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Santa Maria Sun / Music

The following article was posted on December 27th, 2017, in the Santa Maria Sun - Volume 18, Issue 43 [ Submit a Story ]
The following articles were printed from Santa Maria Sun [santamariasun.com] - Volume 18, Issue 43

Songs across seasons: Local musicians played loud and proud during 2017

By JOE PAYNE

For many, music is more than background enjoyement, it’s a way of life. And plenty of those diehards call the Central Coast home.

That’s why 2017 saw numerous concerts to attend every week, from orchestras to bar bands. Local music lovers filled seats with open ears, and talented homegrown musicians helped pack venues as successfully as big-name touring acts.

Though it’s impossible to highlight the breadth of musical genius our area has to offer on just one page, here’s a summary of some of the music that had locals tapping their toes and singing along in 2017.

 

 


The Dogons at O’Sullivan’s Pub
FILE PHOTO BY JOE PAYNE

LAST SHOW

O’Sullivan’s Pub in Santa Maria had its last scheduled concert in February before the venue would close and become The Liberty restaurant (that still hasn’t happened), where local bands that called the pub home reunited for one last hurrah—bands like Hayley and the Crushers, Joe Kidd and The Gash, and The Dogons (pictured). “This night is very sentimental to me, because I got to come out here for the last of it,” said Ben Cabreana, drummer for both Joe Kidd and the Gash and The Dogons. “This is a reunion. It’s kind of bittersweet. It’s very awesome that I’m here for the last of it, but it’s really sad that a kind of legacy is coming to an end.”

 

 


The Santa Maria Philharmonic Society and Orchestra
FILE PHOTO BY COURTESY OF ANDREA DE ANDA

SEASON OF TRIUMPH

The Santa Maria Philharmonic Society and Orchestra closed out its first season with new music director and maestro Michael Nowak on April 22 with the concert The Bold and the Beautiful. The concert featured Beethoven’s iconic “Symphony No. 5 in C minor” along with works by Barber and Brahms. “The concerts have been exciting with a nice variety of music,” Nowak told the Sun. “The audiences are growing, which is good to see, and the enthusiasm in the town is building, which I’m very happy about.”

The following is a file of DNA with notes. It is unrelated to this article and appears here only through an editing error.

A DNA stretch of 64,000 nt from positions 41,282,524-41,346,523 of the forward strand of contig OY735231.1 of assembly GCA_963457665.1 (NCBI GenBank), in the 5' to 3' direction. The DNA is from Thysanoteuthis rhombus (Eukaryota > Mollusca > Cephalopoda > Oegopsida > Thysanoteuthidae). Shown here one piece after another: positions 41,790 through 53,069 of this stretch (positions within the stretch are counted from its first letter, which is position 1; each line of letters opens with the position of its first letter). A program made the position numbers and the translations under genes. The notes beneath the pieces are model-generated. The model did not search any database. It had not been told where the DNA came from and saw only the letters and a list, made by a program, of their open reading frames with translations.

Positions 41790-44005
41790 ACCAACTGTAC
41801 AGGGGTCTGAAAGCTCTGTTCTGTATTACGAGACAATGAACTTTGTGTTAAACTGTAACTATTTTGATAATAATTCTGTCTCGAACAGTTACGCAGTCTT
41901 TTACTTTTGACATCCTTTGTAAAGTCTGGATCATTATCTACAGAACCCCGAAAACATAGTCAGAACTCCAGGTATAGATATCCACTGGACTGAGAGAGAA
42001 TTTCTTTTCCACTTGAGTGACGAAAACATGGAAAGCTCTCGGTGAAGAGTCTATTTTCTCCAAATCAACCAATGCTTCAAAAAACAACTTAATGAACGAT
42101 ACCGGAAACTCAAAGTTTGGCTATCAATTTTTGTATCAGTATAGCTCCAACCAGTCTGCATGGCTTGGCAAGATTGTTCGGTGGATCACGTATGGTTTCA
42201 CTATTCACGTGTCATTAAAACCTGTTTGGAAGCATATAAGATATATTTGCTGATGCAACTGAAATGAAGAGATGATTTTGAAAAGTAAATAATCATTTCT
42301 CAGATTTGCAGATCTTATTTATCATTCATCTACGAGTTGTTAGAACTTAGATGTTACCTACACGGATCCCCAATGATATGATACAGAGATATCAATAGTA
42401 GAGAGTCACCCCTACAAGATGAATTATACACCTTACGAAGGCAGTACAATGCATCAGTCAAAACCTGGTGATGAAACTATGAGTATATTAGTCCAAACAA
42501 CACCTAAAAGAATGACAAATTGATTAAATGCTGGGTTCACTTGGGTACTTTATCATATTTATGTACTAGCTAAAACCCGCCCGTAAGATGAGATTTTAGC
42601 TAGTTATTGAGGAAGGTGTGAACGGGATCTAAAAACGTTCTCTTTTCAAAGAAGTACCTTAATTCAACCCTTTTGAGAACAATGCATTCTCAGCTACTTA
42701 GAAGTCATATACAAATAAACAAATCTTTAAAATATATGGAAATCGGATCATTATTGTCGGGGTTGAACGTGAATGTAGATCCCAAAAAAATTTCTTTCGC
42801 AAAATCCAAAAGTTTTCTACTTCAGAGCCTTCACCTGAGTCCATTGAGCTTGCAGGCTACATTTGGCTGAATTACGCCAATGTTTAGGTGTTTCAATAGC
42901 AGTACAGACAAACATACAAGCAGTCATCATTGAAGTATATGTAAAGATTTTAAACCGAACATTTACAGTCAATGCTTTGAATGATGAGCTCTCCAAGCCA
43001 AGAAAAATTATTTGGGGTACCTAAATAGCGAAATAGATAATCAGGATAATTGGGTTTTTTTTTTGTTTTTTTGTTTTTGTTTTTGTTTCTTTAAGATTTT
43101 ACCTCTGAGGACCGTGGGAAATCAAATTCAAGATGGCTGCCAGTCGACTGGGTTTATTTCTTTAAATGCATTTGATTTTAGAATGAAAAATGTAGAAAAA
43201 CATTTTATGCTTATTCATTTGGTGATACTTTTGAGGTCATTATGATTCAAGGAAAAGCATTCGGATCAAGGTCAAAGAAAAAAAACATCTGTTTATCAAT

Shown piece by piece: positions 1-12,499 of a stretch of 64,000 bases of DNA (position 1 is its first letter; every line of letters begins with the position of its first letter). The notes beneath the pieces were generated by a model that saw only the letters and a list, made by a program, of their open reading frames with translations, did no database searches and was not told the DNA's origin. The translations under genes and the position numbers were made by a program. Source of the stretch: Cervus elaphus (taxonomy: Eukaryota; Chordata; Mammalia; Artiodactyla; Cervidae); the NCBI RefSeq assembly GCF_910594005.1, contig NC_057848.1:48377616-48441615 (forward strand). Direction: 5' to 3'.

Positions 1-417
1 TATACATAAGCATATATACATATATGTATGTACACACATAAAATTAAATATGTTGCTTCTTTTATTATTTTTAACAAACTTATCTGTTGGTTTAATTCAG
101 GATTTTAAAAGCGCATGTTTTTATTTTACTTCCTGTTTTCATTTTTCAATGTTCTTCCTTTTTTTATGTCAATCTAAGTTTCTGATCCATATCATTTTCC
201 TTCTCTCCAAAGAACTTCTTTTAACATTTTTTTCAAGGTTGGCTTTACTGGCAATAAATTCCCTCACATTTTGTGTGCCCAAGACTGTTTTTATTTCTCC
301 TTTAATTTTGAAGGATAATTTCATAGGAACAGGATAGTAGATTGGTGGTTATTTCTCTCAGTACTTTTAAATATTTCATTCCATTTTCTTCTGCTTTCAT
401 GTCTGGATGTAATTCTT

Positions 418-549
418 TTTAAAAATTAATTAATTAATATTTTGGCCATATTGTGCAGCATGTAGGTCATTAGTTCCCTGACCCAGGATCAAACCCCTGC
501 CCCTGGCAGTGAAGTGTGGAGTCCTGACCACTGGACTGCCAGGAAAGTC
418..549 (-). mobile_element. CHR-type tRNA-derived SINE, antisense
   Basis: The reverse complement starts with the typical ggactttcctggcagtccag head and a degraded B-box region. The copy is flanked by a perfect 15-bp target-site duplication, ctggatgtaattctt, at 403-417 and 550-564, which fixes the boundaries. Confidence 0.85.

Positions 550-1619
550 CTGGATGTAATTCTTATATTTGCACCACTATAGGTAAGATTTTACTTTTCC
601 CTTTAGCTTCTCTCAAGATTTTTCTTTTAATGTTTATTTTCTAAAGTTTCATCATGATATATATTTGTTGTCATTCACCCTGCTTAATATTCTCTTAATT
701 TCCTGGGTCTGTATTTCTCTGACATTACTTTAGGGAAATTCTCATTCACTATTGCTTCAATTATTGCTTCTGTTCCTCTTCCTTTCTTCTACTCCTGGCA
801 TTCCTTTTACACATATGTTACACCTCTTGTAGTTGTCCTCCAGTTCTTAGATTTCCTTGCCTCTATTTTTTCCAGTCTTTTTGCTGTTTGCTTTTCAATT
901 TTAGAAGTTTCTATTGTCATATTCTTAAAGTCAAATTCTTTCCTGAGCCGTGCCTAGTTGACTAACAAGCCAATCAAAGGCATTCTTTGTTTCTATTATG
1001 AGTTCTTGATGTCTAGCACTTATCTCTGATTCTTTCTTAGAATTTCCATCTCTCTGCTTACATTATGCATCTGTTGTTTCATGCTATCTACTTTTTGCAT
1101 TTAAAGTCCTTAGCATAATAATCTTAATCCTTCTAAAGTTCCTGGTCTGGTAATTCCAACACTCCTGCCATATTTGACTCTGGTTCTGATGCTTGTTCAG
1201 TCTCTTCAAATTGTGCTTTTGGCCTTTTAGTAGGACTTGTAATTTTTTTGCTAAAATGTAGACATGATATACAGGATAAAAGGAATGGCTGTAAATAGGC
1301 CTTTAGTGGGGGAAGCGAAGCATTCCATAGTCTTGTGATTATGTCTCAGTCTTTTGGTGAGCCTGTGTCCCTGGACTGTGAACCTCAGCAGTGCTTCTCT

SipMusic Club
FILE COURTESY OF RANDALL SENA

PERFECT PAIRING

There are literally hundreds of wine clubs available up and down the Central Coast, but only one comes with a new album from a local band. SipMusic Club began when local singer/songwriter Randall Sena, owner of Certain Sparks Music in Lompoc, slapped his new album cover on a bottle of locally produced wine. He now does the same for local artists throughout the year with their new albums. The May 6 SipMusic Club featured the album Big Seven by Próxima Parada. “We thought it was a kind of fun summer release,” Sena said. “The wine and music pair up in that way. It feels like a summer album, and a rosé definitely feels like a summer wine.”

 

 


Noe Esquivel
FILE PHOTO COURTESY OF NOE ESQUIVEL

GAMING GUITAR

Local musician Noe Esquivel has garnered thousands of views on his YouTube channel, which he’s had since 2007, where he performs covers of video game music. The channel, titled bboynoe, has more than 9,000 subscribers. Fans request covers, Esquivel explained, which he then interprets in a heavy metal style. He started with guitar, but working on his videos spurred him to expand to other instruments as well, he explained. “It kind of evolved into actually learning how to play bass a little bit, learning keyboard, and building songs from the bottom up versus when I was playing with a track I already had,” he said.

 

 


The Lompoc Pops Orchestra
FILE PHOTO COURTESY OF LOMPOC POPS

POPS WITH HONOR

The Lompoc Pops Orchestra always schedules its concerts for Mondays, and so this year decided to program a special concert for Sept. 11 to honor everyone lost in the attack on the World Trade Center in 2001. Artistic Director and Conductor Brian Asher Alhadeff said the Lompoc Pops often plays patriotic music, but that the program for Sept. 11 was a bit different. “We’re going to use this day to remember that loss and tragedy, but we’re also going to use it as a reminder that we are a strong nation that comes together through the arts and what makes us beautiful,” he said. “And as a conductor, there is a lot of American music that makes us beautiful.”

 

 


Riders in the Sky
FILE PHOTO COURTESY OF RIDERS IN THE SKY

READY TO RIDE

The Sun caught up with Riders in the Sky’s lead singer and award-winning yodeler Ranger Doug before the group performed a concert at the Solvang Festival Theater in May. The former Bluegrass Boy spoke about leaving bluegrass behind for his true love: cowboy songs. “It partly comes from my childhood, because it was still a part of the fabric of American culture at that time,” Doug said. “A kid would like those songs because they weren’t about broken hearts and cheating spouses and things you couldn’t understand. They were about being outside, riding, and singing songs with your friends.”




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